Negotiation: Don’t Hate The Players Or The Game

Negotiation: Don’t Hate the Players or the Game

Updated: Jun 25, 2019

There are many opportunities for judgment to creep into your mind in negotiation. But these thought patterns generally don't help you or your cause in negotiation... Learning to release judgments you may hold about others, yourself, and even the negotiation process itself, can be instrumental in keeping you focused, on task, and routed towards a more successful negotiation. Here are some examples of common judgments made in negotiation along with suggestions for letting them go.

First, there’s the people…

The person sitting across from you at the negotiation table may approach the conversation as a battle. They may treat you with disrespect. Perhaps they, very plainly, do not understand the issue. Or maybe they don’t care about it as much as you.

It doesn’t matter.

Your evaluation of someone's behavior may be true or false or somewhere in between. But it is definitely based on a judgment that you have made about the situation or the other person. And you have better things to do.

People act the way they do for lots of reasons. Spending your time trying to figure this out, analyze it, fix it, or avoid it... it’s a waste of time. Instead, spend your time adjusting your reactions and focusing on the substance of the discussion - not the way information is delivered to you or the perceived failings of the people who deliver it.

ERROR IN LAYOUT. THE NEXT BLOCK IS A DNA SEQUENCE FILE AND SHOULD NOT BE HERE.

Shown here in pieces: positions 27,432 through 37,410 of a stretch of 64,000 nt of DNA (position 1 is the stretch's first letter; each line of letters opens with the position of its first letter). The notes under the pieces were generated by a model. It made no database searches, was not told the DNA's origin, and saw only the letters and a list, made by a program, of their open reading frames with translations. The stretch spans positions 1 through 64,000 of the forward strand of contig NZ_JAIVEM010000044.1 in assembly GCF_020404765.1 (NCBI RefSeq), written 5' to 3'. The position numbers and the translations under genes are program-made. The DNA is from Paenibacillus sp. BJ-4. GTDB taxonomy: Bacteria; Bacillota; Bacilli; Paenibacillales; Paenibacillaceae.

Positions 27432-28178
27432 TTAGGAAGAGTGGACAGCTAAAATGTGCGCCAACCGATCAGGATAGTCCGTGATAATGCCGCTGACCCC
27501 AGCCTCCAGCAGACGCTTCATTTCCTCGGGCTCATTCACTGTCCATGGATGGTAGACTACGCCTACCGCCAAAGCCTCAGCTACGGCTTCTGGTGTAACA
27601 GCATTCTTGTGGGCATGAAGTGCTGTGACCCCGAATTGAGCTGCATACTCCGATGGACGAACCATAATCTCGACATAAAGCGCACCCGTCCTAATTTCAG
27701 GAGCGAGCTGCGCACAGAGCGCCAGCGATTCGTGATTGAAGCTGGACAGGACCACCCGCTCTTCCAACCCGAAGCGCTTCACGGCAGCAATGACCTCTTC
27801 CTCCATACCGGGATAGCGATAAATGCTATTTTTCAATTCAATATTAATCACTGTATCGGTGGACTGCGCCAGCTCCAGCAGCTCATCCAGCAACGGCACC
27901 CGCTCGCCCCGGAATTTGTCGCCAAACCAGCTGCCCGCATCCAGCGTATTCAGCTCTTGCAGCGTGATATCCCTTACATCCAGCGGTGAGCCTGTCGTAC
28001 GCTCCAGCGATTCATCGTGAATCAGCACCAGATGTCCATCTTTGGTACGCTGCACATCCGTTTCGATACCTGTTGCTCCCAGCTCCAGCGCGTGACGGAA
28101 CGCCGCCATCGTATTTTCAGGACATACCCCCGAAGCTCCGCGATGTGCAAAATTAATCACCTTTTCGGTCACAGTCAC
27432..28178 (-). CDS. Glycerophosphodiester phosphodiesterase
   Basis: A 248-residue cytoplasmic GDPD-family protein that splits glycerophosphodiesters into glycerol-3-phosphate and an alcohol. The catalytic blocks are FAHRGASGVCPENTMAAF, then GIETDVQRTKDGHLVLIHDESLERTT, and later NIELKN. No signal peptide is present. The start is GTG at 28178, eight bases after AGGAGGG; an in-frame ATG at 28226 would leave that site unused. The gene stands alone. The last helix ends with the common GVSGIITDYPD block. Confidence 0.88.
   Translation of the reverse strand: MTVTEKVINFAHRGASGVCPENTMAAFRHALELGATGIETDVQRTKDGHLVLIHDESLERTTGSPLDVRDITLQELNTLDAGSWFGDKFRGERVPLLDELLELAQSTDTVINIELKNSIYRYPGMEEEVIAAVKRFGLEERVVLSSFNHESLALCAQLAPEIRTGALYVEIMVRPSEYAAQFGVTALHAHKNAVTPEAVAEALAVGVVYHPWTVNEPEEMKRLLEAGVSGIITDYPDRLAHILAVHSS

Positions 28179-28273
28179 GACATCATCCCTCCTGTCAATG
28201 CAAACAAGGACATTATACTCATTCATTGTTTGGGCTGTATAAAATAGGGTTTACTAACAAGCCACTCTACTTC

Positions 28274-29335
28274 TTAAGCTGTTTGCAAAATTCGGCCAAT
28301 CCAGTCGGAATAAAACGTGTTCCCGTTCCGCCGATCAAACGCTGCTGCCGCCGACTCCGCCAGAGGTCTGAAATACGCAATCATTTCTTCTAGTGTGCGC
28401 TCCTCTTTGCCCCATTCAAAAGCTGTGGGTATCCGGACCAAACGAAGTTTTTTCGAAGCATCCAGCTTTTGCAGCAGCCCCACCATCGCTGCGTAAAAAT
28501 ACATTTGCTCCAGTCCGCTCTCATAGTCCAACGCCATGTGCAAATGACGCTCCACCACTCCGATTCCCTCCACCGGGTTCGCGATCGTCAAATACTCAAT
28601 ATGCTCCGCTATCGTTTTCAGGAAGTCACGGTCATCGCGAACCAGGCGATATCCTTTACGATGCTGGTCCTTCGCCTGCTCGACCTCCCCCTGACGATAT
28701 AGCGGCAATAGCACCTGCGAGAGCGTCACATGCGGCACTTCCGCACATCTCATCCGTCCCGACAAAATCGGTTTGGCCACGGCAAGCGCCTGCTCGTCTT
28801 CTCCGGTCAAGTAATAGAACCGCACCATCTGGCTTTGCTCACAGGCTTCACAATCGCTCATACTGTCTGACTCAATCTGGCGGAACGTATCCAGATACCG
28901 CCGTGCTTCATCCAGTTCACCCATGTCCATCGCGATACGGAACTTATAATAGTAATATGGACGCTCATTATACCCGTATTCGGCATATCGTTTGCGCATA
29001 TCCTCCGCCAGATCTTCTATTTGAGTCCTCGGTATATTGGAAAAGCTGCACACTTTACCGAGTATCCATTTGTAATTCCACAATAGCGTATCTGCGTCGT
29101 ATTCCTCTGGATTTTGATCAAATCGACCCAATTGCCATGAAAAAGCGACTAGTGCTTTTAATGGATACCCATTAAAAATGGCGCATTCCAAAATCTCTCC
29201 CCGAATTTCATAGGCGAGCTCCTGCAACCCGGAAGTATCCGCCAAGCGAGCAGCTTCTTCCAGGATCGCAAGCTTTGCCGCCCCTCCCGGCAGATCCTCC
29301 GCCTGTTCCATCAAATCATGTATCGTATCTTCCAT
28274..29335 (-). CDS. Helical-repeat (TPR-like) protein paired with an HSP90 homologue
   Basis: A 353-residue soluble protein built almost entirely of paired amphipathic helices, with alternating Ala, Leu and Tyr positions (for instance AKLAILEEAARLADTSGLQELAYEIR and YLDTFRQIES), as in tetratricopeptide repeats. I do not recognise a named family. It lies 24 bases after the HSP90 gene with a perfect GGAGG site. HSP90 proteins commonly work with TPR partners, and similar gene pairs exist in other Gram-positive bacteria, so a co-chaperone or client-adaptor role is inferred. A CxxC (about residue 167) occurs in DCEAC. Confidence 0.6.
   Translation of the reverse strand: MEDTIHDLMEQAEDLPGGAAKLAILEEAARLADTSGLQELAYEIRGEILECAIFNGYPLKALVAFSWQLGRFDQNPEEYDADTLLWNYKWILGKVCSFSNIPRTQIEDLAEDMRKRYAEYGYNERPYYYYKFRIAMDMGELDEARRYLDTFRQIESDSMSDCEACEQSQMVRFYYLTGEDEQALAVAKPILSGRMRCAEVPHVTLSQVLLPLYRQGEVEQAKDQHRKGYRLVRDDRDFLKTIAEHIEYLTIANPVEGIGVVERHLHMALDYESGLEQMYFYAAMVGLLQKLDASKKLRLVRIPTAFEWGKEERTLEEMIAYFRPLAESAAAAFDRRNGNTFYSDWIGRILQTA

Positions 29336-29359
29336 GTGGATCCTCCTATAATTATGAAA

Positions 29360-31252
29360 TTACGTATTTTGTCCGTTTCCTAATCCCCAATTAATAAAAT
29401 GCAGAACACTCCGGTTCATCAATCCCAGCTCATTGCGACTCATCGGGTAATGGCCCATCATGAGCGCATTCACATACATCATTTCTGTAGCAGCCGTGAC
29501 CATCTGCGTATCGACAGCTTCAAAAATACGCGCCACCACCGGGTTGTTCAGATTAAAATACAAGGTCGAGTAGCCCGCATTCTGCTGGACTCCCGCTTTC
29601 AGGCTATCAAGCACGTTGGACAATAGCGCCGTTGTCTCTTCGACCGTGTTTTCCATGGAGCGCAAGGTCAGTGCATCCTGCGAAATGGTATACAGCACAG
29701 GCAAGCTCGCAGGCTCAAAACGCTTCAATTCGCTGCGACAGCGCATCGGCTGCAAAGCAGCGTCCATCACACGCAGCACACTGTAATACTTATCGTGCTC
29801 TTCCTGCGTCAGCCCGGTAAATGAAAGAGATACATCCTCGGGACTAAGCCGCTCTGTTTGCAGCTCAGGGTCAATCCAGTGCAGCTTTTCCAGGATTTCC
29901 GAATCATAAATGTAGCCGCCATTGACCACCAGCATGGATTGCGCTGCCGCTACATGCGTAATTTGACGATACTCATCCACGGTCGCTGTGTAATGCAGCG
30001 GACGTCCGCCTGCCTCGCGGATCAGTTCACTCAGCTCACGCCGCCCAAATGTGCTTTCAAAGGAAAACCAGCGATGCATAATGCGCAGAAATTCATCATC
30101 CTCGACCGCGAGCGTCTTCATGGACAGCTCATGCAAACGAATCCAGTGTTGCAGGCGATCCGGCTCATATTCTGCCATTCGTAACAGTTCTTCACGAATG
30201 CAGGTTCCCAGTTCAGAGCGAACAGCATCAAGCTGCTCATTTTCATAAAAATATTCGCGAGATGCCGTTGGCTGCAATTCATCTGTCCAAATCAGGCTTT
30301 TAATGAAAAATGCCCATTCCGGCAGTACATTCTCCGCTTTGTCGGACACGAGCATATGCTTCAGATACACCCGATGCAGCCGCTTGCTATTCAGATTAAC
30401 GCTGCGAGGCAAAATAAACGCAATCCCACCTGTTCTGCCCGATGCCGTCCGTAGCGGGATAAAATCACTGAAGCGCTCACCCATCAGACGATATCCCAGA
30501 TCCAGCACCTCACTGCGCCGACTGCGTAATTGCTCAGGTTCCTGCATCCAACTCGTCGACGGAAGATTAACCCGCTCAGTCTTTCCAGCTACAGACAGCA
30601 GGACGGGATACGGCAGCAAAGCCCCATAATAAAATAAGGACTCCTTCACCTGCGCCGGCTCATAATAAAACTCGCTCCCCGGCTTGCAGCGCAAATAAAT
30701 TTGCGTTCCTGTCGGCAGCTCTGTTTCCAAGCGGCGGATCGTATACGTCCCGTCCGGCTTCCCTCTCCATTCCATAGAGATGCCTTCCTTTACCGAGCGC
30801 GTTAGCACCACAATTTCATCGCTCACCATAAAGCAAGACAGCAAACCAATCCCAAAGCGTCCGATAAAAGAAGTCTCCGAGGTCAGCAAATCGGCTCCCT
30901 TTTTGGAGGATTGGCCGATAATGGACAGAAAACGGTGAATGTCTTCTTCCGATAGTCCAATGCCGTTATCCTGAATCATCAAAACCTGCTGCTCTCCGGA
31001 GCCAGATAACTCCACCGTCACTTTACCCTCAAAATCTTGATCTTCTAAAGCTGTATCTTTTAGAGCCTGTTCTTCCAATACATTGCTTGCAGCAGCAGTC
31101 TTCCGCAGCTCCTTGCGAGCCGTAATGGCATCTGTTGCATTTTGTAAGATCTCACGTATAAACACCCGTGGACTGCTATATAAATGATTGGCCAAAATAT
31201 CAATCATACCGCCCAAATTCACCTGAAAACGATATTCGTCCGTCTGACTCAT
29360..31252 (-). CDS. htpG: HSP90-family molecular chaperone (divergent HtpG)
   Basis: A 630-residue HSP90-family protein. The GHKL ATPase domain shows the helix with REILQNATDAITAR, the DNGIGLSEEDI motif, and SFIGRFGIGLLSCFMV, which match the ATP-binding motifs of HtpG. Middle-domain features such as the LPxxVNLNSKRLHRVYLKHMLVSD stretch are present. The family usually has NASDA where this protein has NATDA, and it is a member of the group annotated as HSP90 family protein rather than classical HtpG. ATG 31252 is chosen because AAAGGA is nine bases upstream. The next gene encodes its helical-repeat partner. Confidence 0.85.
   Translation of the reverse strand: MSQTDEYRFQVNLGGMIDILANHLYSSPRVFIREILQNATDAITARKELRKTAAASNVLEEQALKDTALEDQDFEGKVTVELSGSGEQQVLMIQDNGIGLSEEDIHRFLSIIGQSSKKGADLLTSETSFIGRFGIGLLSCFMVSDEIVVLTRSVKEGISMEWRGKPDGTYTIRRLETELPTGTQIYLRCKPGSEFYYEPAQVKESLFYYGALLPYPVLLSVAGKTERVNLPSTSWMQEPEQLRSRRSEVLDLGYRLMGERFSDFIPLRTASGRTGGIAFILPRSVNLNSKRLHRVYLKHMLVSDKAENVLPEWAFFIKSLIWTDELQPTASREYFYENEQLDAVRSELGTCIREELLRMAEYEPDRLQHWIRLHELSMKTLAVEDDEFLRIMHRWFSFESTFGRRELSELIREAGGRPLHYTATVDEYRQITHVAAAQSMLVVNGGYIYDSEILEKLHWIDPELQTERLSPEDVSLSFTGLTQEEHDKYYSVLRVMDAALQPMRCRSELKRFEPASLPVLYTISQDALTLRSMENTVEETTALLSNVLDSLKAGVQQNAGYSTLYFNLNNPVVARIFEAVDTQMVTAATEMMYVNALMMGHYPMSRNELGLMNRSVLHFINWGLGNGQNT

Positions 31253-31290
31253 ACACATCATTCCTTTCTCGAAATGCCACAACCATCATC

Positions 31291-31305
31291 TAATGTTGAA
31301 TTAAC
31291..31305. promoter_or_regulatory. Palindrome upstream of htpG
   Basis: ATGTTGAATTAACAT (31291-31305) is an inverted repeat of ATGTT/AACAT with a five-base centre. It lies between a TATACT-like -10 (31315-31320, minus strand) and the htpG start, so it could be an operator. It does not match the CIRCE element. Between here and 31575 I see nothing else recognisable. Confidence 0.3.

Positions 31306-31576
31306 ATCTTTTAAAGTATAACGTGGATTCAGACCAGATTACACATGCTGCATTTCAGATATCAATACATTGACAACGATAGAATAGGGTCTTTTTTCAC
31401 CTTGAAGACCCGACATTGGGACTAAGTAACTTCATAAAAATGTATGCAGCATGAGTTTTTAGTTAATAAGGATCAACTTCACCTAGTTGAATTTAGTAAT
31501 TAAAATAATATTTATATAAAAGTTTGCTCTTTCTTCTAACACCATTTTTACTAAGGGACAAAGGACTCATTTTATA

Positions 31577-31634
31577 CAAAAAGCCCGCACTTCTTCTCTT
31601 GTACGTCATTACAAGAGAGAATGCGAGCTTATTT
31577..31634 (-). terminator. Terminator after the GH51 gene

Second, there’s the self-judgment issue…

Unpleasant feelings about negotiation may not only come up for the other people in the negotiation... you may bring it on yourself too. Self-judgment is self-defeating and a tremendous waste of your precious time and energy.

Flashbacks to other less than ideal experiences at the negotiation table, fear over the stakes of the negotiation at hand, or a lack of proper planning for the conversation are all common sources of self-doubt. All of which can and should be eliminated.

Lastly, there’s the game itself…

Lots of people judge the negotiation process itself, which can be seen as combative, stressful, with the decks stacked against you.

If you walk into negotiations believing these things as truth, it will be your experience of negotiation. And you will miss opportunities to build partnerships, create value and develop solutions that are in keeping with your principles.

So how do we address these judgments? By being mindful in the way you plan for and conduct yourself in negotiations. This starts by being aware that there are judgments going through your mind… followed by the realization that such judgments are not tremendously helpful to you… And then having the willingness to let them go.

Tips on how to do this? More here

Take Charge Negotiations,  LLC


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